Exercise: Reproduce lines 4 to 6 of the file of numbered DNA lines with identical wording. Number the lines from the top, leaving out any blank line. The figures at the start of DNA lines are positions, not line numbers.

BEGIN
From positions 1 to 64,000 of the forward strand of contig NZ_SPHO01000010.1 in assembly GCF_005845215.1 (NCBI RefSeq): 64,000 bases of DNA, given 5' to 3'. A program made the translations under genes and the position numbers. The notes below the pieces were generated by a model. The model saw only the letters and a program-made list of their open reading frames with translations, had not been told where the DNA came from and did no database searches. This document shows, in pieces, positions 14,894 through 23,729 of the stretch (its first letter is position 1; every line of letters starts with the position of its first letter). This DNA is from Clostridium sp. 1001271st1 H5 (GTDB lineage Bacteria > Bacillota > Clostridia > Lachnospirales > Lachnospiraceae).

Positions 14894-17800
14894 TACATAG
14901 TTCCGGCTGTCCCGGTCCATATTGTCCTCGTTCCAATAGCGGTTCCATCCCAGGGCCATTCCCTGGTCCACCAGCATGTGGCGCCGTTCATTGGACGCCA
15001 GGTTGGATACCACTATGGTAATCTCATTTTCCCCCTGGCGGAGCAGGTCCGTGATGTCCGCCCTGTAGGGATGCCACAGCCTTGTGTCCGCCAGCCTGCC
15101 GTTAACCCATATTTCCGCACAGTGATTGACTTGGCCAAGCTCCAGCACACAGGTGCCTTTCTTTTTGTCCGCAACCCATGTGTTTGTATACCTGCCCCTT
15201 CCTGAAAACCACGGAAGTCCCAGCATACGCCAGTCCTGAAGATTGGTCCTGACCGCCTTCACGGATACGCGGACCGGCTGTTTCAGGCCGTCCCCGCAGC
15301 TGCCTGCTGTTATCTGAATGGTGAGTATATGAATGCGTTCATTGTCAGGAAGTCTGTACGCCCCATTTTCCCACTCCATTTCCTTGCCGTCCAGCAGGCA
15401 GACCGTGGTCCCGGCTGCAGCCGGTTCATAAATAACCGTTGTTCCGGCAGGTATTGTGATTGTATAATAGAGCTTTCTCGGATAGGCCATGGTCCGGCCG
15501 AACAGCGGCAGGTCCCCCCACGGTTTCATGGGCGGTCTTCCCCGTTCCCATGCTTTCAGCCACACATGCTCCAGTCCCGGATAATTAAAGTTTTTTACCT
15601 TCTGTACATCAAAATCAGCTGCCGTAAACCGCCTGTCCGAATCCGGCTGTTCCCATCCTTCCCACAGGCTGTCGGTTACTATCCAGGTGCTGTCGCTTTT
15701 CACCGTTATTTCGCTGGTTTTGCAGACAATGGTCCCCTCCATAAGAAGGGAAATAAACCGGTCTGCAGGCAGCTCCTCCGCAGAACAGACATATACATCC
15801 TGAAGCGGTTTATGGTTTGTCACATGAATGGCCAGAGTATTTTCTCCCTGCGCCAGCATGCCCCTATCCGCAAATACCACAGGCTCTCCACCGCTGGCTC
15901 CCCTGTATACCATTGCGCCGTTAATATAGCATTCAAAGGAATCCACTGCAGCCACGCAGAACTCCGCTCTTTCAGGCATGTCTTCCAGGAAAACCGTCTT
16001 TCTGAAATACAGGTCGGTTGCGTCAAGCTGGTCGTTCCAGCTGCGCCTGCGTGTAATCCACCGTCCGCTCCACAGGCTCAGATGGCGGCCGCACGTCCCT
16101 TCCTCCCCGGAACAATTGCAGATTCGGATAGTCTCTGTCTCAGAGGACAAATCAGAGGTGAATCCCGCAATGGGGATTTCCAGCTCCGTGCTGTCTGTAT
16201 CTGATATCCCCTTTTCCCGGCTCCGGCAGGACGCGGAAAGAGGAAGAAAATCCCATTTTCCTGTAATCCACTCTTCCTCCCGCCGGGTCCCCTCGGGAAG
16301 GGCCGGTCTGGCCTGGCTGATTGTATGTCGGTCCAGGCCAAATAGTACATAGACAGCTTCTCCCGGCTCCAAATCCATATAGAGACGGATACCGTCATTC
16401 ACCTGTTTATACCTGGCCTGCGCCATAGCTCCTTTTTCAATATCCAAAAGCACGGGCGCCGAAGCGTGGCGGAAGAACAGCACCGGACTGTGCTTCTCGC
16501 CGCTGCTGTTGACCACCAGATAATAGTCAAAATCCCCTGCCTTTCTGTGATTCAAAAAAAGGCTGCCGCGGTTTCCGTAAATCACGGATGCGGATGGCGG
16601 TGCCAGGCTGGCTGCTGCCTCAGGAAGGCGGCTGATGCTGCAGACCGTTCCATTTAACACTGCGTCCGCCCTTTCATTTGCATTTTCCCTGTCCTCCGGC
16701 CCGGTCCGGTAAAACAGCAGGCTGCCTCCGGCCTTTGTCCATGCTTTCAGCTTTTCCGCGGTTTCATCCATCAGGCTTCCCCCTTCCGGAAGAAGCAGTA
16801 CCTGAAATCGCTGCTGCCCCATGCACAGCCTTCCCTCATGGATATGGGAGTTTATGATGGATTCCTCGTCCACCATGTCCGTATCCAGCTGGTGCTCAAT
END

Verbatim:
14901 TTCCGGCTGTCCCGGTCCATATTGTCCTCGTTCCAATAGCGGTTCCATCCCAGGGCCATTCCCTGGTCCACCAGCATGTGGCGCCGTTCATTGGACGCCA
15001 GGTTGGATACCACTATGGTAATCTCATTTTCCCCCTGGCGGAGCAGGTCCGTGATGTCCGCCCTGTAGGGATGCCACAGCCTTGTGTCCGCCAGCCTGCC
15101 GTTAACCCATATTTCCGCACAGTGATTGACTTGGCCAAGCTCCAGCACACAGGTGCCTTTCTTTTTGTCCGCAACCCATGTGTTTGTATACCTGCCCCTT